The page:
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Citrus Scale

By Rabbi Dovid Cohen, Administrative Rabbinic Coordinator

Q. Please let me know whether scale insects on citrus fruit, which some in Israel say is an issue, is a concern here also in the U.S.?

A. Citrus scale is the name for a class of insects which attack the fruit (and leaves) of oranges, grapefruits, and other citrus fruits.  Each tiny scale attaches itself to a fruit, lowers a rostrum (a hair-like feeding tube) into the fruit, and sucks juice out of the fruit.  After the scale is attached to the fruit, it excretes a wax-like cover/shield over its exposed side and remains immobile and attached to that same spot for its entire life.  The cover is typically black and round and is the basis for the name citrus “scale”.  An experienced person can peel the cover (and probably the insect as well) off the fruit; this is different than other discolorations of the fruit which cannot be removed.

There are two halachic issues relating to citrus scale:

  • Shulchan Aruch YD 84:6 rules that insects that lived their whole life in a fruit without ever moving are permitted, and citrus scale would appear to be a perfect example of this.  The arguments against this are (a) the citrus scale may be visible when they first crawl onto the fruit in their first instar/stage (the details of which are beyond the scope of this column), and (b) Rema argues that such insects are forbidden.
  • Citrus scale (or at least their wax cover) are large enough to be visible to the naked eye, but they are not recognizable as insects to the average person looking at them without magnification.  Whether insects of that size are, in fact, forbidden is a dispute between contemporary Poskim (see Shemiras Shabbos K’hilchaso Chapter 3, footnote 105) with most Israeli Poskim adopting the strict approach and many American Poskim ruling leniently.  [This question is also somewhat intertwined with whether the citrus scales are visible in their first instar, noted above.]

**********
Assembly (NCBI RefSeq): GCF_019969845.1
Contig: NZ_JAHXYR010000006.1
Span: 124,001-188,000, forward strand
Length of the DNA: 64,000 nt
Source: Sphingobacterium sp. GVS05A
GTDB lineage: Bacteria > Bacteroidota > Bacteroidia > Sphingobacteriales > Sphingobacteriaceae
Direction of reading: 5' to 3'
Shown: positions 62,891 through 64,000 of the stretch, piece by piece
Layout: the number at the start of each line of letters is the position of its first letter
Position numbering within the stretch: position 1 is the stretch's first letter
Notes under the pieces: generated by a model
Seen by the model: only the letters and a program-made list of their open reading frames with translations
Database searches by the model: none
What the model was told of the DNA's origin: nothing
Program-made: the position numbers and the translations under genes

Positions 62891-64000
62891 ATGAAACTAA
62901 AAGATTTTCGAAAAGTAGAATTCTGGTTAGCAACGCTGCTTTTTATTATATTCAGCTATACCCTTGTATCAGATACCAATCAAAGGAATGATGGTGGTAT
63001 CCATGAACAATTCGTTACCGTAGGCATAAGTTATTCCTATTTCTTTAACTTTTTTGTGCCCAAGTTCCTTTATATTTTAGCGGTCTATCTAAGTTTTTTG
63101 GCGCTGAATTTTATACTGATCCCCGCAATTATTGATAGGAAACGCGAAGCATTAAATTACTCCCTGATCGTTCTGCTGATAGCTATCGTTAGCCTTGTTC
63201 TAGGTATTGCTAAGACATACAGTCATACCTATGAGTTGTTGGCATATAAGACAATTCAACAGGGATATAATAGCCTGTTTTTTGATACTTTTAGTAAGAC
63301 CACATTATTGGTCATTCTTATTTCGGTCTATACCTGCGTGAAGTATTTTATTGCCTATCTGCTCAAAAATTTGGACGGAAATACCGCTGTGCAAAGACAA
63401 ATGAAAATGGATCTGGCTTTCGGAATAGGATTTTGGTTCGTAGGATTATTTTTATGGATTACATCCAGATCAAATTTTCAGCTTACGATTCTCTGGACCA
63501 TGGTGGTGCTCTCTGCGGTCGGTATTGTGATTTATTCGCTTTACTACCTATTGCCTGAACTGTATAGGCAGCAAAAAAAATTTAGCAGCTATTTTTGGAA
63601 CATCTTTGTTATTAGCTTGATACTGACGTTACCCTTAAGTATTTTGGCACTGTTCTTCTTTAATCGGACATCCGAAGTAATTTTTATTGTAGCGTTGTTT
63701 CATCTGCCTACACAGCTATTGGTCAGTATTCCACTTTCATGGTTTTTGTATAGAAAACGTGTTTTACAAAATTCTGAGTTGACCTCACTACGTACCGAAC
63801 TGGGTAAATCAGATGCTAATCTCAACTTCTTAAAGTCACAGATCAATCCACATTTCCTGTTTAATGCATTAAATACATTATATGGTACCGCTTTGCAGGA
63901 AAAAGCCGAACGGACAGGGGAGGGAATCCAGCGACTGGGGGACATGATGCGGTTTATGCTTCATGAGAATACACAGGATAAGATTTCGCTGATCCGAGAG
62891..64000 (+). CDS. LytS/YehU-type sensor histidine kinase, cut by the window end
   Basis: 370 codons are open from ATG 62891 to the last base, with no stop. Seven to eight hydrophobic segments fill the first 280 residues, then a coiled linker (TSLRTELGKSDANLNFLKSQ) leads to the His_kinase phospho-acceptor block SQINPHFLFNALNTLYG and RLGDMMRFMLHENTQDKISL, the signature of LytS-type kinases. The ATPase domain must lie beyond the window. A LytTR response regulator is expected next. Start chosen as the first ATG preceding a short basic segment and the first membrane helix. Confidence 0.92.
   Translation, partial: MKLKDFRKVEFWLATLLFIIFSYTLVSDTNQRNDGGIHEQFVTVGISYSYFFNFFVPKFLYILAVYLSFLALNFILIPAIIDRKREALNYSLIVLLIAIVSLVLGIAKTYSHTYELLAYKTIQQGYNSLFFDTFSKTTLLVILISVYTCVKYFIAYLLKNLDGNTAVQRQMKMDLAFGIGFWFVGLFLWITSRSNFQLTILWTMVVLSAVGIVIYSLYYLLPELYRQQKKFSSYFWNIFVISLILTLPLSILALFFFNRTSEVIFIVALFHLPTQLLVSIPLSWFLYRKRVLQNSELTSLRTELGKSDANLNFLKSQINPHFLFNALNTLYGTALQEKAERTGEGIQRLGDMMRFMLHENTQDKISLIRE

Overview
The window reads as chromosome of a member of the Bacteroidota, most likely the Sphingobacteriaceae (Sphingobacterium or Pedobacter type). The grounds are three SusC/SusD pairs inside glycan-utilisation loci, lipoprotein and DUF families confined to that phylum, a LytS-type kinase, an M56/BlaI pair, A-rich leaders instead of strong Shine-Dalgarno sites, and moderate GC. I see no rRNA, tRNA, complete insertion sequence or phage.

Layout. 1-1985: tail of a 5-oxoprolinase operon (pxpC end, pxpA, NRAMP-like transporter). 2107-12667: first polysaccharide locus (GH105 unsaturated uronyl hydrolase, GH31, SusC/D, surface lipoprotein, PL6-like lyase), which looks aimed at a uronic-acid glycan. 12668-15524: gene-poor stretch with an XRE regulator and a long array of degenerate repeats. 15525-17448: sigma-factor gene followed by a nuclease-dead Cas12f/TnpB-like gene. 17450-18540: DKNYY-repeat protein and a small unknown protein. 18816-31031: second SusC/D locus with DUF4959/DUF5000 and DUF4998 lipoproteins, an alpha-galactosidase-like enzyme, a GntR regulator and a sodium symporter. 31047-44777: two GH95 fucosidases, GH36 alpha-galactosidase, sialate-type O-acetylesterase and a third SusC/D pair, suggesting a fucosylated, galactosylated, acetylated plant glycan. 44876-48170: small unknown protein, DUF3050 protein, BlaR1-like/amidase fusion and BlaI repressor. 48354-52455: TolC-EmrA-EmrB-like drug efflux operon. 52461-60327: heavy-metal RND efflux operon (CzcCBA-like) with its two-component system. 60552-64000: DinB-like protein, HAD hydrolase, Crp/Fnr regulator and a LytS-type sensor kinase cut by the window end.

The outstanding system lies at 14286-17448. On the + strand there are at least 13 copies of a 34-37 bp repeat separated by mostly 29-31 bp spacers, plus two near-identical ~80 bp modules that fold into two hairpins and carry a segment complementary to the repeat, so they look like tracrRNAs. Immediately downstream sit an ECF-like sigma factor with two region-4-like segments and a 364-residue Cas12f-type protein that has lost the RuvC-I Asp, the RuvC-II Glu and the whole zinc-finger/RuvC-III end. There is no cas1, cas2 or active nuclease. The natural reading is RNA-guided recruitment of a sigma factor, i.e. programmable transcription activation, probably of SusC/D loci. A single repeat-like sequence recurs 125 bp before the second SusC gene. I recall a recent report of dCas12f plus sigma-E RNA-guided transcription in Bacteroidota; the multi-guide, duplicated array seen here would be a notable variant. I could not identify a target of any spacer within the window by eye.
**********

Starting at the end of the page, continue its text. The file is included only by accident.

The good news is that growers in the United States use all types of pesticides and natural predators to keep citrus scale off oranges and other fruit intended for eating, and, therefore, this discussion is not so relevant for most of us.  It seems that in Eretz Yisroel citrus scale is more common, and the people there are encouraged to either remove the scale, or make sure to peel the fruit carefully to make sure none of the insects come off the peel and fall into the food.

Even in the United States citrus scale is sometimes found on fruit intended for juicing, where the appearance of the fruit is not as significant.  Juice companies filter the juice before bottling it, and this will remove many of the citrus scale that might have been on the fruit.  Nonetheless, it is possible that some will remain in the juice.  That opens another set of questions (assuming citrus scale are forbidden, as discussed above), that is, are the citrus scales so thoroughly mixed into the juice that it qualifies as a permitted “ta’aroves”, or is one required to filter it to such an extent that all scales are removed?  The issues involved in that question are beyond the scope of this article and are something considered by agencies who certify citrus juices.

This article first appeared in the Let’s Talk Kashrus column, Yated Ne’eman, May 10, 2024.